|Loop-the-Loops roller coaster at Coney Island, NY, c. 1903|
Heights have always bothered me. I've never liked going over bridges, or standing by the window in a tall building, or even walking by the railed open-to-below spaces on the second floor of our local mall. As a small child, I was even afraid of riding carousel horses because I didn't like how they would rise off the ground. I preferred to sit on the stationary carousel bench, and confined my other amusement park activities to things like the antique cars or cups and saucers.
As I got older, my fear of heights relaxed somewhat, and I became slightly more adventurous in my choices of amusement park rides. Eventually, I tried riding a very small roller coaster at a local boardwalk amusement pier. It was designed for children younger than I was at the time, but I liked it anyway--I was content to enjoy the speed and small dips at a height of no more than six feet off the ground.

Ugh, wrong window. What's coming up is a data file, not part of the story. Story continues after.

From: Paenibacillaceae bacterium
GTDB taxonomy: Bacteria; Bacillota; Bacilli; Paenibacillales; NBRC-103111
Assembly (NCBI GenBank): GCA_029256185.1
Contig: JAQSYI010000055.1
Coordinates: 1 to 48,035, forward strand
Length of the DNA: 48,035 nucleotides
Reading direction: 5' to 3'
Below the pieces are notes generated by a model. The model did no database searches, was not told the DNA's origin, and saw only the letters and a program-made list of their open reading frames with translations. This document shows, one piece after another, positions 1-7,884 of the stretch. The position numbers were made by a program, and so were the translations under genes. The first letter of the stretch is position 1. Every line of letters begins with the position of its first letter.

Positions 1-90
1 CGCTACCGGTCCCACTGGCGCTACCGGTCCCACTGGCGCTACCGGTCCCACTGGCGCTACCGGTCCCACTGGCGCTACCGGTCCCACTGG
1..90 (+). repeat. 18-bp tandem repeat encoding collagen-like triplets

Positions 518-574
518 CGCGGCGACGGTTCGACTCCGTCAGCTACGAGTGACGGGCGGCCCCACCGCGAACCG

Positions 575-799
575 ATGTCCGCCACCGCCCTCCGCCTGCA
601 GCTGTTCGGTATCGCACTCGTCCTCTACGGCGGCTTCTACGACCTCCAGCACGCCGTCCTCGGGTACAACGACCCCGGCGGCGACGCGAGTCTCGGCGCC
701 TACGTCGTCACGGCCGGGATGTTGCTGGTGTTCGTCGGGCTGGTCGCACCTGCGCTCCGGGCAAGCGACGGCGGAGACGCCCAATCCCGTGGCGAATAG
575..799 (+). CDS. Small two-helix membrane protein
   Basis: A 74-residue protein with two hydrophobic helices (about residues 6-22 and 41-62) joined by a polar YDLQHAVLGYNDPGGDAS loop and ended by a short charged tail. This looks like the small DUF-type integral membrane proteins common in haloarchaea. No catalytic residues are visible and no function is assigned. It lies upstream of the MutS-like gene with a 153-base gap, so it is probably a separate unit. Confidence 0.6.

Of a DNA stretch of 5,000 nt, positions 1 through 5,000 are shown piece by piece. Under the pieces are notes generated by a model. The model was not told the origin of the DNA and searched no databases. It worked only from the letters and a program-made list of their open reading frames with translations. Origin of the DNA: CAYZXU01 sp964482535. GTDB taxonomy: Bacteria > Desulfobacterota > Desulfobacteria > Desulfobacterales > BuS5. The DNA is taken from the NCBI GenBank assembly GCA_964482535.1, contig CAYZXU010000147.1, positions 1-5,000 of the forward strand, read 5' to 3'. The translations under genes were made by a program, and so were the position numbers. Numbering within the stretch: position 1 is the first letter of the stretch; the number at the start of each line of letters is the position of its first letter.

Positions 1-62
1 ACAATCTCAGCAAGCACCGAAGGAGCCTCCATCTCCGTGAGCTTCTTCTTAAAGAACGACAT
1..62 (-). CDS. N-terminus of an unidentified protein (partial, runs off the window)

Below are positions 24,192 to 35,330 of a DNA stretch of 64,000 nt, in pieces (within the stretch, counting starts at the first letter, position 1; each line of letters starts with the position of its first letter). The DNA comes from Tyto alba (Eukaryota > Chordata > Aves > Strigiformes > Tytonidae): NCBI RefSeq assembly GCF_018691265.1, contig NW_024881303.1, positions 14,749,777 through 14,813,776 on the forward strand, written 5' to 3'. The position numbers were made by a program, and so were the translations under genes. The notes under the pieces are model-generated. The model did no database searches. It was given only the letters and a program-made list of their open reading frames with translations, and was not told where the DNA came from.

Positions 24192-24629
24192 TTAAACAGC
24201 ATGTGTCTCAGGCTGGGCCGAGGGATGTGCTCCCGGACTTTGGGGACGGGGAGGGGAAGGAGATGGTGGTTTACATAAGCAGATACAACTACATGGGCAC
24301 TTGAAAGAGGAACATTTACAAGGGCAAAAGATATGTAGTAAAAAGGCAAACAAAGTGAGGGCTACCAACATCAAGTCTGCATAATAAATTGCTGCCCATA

In my early teens, I actually braved a full-sized roller coaster. It was just a simple track that had a few hills, with no terrifying stretches that turned the rider sideways or upside-down. At its tallest peak it was perhaps as high as a two-story building, and that was tall enough for me. I completed the ride without fear, but only the once--my interest in amusement park rides was waning by that time, and during later visits I was more interested in visiting the boardwalk's bargain bookstore than the amusement pier.